Fact Sheet: Debris Operations-CLARIFICATION: Emergency Contracting vs. Emergency Work

Main Content

This policy is archived and has been superseded by the policy currently in effect.

Response and Recovery Directorate Policy Number: 9580.4
Date Published: January 19, 2001

SUMMARY: Contracting for debris operations, even though it is "emergency work" in the Federal Emergency Management Agency (FEMA) operations, this does not necessarily mean the contracts can be awarded without competitive bidding. Applicants should comply with State laws and regulations, but should be aware that non-competitive contracting is acceptable ONLY in rare circumstances where there can be no delay in meeting a requirement. In general, contracting for debris work requires competitive bidding. The definition of "emergency" in contracting procedures is not the same as FEMA's definition of "emergency work".

DISCUSSION: There appears to be some confusion regarding the awarding of some contracts, especially for debris, without competitive bidding. The reason cited for such actions is that the contract is for emergency work, and competitive bidding is not required.

Part 13 of 44 CFR is entitled "Uniform Administrative Requirements for Grants and Cooperative Agreements to State and Local Governments". These requirements apply to all grants and subgrants to governments, except where inconsistent with Federal statutes or regulations authorized in accordance with the exception provisions of Section 13.6. In essence, these regulations apply to all Federal grants awarded to State, tribal and local governments.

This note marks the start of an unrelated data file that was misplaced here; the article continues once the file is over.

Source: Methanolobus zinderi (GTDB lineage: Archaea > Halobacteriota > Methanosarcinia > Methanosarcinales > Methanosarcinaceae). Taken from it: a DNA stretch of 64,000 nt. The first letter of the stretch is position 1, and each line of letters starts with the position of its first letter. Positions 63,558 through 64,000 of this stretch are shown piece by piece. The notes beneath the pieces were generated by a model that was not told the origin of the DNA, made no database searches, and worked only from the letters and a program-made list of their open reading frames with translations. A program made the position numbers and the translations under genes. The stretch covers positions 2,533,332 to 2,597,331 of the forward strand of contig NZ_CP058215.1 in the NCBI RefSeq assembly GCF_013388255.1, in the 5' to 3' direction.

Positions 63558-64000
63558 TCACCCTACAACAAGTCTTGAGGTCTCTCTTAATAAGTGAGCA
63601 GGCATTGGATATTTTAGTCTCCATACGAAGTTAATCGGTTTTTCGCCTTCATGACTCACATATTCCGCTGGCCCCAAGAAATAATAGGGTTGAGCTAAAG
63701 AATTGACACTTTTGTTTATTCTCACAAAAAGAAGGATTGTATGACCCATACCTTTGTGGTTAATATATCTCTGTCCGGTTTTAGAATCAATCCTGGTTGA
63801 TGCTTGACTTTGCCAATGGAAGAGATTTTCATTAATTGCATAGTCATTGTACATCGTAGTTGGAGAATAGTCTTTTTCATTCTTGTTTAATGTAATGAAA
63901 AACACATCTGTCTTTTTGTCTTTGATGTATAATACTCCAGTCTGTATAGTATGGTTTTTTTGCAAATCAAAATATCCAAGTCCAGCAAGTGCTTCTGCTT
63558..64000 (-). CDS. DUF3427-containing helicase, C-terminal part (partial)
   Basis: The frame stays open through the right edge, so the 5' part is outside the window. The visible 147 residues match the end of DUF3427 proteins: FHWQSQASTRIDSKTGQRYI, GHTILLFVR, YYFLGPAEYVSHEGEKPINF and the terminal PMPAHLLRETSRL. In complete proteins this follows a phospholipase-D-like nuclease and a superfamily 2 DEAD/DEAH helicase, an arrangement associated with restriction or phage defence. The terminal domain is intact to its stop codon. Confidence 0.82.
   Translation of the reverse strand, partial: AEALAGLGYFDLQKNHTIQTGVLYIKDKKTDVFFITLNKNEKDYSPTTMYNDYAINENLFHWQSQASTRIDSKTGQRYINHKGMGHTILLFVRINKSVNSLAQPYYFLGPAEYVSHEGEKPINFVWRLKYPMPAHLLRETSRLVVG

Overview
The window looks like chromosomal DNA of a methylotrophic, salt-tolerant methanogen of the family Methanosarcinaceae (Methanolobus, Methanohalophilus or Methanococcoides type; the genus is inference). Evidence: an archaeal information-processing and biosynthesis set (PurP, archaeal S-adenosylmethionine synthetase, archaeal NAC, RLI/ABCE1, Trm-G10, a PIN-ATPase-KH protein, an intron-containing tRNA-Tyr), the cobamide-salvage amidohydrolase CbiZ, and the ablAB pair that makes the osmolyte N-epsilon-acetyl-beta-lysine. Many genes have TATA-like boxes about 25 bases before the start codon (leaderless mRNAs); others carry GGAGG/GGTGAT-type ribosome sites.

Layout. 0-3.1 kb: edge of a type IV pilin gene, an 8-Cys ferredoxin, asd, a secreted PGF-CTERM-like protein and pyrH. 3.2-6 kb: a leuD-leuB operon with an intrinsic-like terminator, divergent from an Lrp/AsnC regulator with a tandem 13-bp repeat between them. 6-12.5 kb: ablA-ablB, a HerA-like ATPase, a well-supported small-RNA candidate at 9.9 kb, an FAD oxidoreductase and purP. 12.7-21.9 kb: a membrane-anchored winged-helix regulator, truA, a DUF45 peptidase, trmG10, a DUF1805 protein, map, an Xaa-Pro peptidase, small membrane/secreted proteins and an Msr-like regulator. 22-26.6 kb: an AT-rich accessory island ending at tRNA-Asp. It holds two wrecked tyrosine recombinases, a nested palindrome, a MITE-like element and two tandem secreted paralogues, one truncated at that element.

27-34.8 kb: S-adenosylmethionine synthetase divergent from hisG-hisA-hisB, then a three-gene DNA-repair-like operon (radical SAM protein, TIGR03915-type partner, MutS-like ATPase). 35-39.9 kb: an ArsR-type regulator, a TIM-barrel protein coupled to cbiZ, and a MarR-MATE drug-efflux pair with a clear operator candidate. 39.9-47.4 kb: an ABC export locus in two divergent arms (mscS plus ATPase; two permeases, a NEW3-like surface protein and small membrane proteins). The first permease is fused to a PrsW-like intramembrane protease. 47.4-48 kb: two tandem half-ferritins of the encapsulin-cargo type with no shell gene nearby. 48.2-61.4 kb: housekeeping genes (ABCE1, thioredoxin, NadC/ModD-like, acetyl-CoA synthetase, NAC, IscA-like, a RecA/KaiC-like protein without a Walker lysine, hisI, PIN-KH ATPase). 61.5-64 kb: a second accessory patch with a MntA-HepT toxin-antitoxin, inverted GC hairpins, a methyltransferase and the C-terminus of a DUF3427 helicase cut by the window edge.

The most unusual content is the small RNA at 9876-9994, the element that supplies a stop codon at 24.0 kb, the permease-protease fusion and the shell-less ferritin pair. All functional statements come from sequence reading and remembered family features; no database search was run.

Non-competitive proposals awarded under emergency requirements are addressed as follows:

"Procurement by non-competitive proposals may be used only when the award of a contract is infeasible under small purchase procedures, sealed bids, or competitive proposals and one of the following circumstances applies:

(A) .......

(B) The public exigency or emergency of the requirement will not permit a delay resulting from competitive solicitation." (44 CFR Part 13.36(d)(4)(1)(B))."

Staff of the Office of General Counsel and the Office of the Inspector General have expressed concern that contracts are being awarded under this section without an understanding of the requirement. Simply stated, non-competitive contracts can be awarded only if the emergency is such that the contract award cannot be delayed by the amount of time required to obtain competitive bidding.

FEMA's division of disaster work into "emergency" and "permanent" is generally based on the period of time during which the work is to be performed, and not on the urgency of that work. Therefore, the award of non-competitive contracts cannot be justified on the basis of "emergency work", as defined by FEMA.

In some situations, such as clearing road for emergency access (moving debris off the driving surface to the shoulders or rights-of-way), or removal of debris at a specific site, awarding a non-competitive contract for site-specific work may be warranted; however, normally, non-competitive bid awards should not be made several days (or weeks) after the disaster or for long-term debris removal. Obviously, the latter situations do not address a public exigency or emergency which "will not permit a delay resulting from competitive solicitation".

Regarding competitive solicitations, applicants can use an expedited process for obtaining competitive bids. In the past, applicants have developed a scope-of-work, identified contractors that can do the work, made telephone invitations for bids, and received excellent competitive bids. Again, applicants must comply with State and local bidding requirements.

Please remind applicants that no contractor has the authority to make determinations as to eligibility, determinations of acceptable emergency contracting procedures, or definitions of emergency work. Such determinations are to be made by FEMA.

Last Updated: 
07/24/2014 - 16:00
Back to Top